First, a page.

### Answer: Albert Einstein's hardest riddle

This is the answer to Albert Einstein's hardest riddle.

The best way to tackle the Albert Einstein riddle is systematically. To start with lay out what is known about each of the agents in a grid. In this case the agents are the men who are mentioned in the question. Each man has a number of attributes. These are: nationality; colour; drink; whether or not he smokes a cigar; and whether he has a pet. So, the grid will look like this:

Now in the puzzle it steps up a gear. Up to this point we've got away with adding single facts, but that strategy now leads to a dead end - the information that's left is too sparse. We need to start grouping assertions together to make progress.

The best way to tackle the Albert Einstein riddle is systematically. To start with lay out what is known about each of the agents in a grid. In this case the agents are the men who are mentioned in the question. Each man has a number of attributes. These are: nationality; colour; drink; whether or not he smokes a cigar; and whether he has a pet. So, the grid will look like this:

By laying this out as a grid we
can start to assign the attributes which are mentioned directly in the
question to some of the agents. As they are given to us we can simply
state these as assertions. So for example the man in the middle house
likes to drink milk. This is stated in clue number eight. This goes into
the grid as follows.

Having
written these down the next step is to start to deduce values for the
empty cells from question and clues. So for example question number nine
mentions that a Norwegian lives in the first house. There are two
possible positions for this house. The first being on the far left and
the second being on the far right. As there is no other information at
the moment it's largely arbitrary which one to choose - we can simply
choose one as our assumption. However given that this is our assumption
and not the question's we need to test it. If at any point it takes us
into an area which can't possibly be true we will have to reverse our
choice and try again.

So
let's assume the first house means the house on the extreme left.
Having made this assumption again we add it to the grid. Does this allow
us to progress on any of the other clues? As it turns out it does.
Number 14 says that the next house up from the Norwegian is blue. We can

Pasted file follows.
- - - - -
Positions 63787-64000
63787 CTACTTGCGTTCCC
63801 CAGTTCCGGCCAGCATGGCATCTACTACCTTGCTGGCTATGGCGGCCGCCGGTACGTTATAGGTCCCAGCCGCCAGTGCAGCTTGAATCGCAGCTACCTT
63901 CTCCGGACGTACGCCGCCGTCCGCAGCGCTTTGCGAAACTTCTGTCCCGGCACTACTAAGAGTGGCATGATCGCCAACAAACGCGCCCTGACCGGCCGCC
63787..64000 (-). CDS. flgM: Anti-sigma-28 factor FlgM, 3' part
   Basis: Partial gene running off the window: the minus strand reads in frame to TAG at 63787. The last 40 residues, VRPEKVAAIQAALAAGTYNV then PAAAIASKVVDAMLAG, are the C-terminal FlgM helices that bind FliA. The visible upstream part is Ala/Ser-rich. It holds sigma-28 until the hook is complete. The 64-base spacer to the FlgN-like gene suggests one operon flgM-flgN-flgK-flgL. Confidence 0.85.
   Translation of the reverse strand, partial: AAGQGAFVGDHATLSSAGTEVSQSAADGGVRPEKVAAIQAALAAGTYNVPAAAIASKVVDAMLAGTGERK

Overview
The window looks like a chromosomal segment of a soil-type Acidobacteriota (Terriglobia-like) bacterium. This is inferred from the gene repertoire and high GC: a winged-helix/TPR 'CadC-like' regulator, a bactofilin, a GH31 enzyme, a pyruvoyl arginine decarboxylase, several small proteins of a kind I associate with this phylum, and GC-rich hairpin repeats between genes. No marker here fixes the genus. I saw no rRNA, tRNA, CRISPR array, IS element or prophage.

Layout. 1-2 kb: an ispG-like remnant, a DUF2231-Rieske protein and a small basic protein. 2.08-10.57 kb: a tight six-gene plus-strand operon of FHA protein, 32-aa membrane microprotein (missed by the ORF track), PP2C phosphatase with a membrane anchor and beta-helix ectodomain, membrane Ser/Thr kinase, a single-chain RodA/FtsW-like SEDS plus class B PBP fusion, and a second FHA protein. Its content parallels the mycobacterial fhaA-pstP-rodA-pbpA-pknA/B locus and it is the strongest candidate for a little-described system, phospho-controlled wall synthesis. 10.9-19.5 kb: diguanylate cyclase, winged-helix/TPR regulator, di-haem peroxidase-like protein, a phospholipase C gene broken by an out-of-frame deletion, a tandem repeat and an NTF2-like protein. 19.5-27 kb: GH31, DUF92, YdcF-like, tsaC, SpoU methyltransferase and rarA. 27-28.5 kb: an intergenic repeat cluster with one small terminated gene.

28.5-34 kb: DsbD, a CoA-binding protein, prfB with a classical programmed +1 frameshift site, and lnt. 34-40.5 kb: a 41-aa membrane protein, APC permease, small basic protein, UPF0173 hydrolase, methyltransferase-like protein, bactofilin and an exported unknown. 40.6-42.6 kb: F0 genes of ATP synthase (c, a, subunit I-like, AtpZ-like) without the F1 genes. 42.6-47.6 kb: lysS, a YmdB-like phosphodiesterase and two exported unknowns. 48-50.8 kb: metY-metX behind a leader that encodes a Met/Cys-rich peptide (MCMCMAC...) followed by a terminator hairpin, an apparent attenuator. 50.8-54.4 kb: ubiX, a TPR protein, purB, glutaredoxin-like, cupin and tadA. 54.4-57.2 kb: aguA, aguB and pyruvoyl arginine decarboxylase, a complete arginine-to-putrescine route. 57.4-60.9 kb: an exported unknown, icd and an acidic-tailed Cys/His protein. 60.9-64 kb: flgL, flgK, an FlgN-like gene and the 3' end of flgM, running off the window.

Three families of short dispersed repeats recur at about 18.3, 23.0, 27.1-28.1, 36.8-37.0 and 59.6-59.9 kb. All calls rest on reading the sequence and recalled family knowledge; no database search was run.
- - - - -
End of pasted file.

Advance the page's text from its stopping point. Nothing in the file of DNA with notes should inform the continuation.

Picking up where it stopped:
then add this to the grid.

Again
iterating through the clues now we have this additional piece of
information we can see that more cells can be filled in. Clue number
four, for example, says that the greenhouse is to the left of the white.
Number five says it is occupied by a coffee drinker. The only place
that this could be is four so we can fill in both colour of the house
and a drink for the cell. We can also note white as the colour of the
fifth column.

This
is how to go through the rest of the riddle. Every time additional
information is added to the grid, go back over the cells with the
original clues to see if any now can be filled in. For example we can
now look at clue number one which says it's a Brit in the red house.
That's two pieces of information which are tied together. Previously we
didn't have anywhere to put this. However now there is only one
possible place so we can add it.

Now
we only have one house where the colour is still to be specified. It is
trivial then to deduce from the clue that this should be yellow.
Moreover we have in clue number seven that whoever is at the yellow
house smokes Dunhill, so we get that one as well now.

Now in the puzzle it steps up a gear. Up to this point we've got away with adding single facts, but that strategy now leads to a dead end - the information that's left is too sparse. We need to start grouping assertions together to make progress.

The
first of these is the man who both drinks beer and smokes Blue Master.
So we need to look for one option for nationality that could have
both. We know it's not the Norwegian - he smokes Dunhill. We also know
it's not the Brit - he drinks milk. Clue 13 states that the German
smokes Princes, so it can't be him either. Of the two remaining (Danish
and Swedish) clue 3 tells us that it's not the Dane - he drinks tea.
So it's got to be the Swedish guy.

Problem is, we could put this into two places - the 2nd column or the 5th - as both fit. We need to look for a clue which rules one out. Luckily, we have this in clue 2. This tells us that the Swede has dogs. So it can't be column two, because that already has horses for the pet.

Now as usually happens, it's all downhill to the end. Clue 15 puts the Blends smoker next to the water drinker. That can only go in column 2, with water going in column 1. That also gives us tea, for column 2. We know the tea drinker is Danish, so in it goes as well.

Problem is, we could put this into two places - the 2nd column or the 5th - as both fit. We need to look for a clue which rules one out. Luckily, we have this in clue 2. This tells us that the Swede has dogs. So it can't be column two, because that already has horses for the pet.

Now as usually happens, it's all downhill to the end. Clue 15 puts the Blends smoker next to the water drinker. That can only go in column 2, with water going in column 1. That also gives us tea, for column 2. We know the tea drinker is Danish, so in it goes as well.

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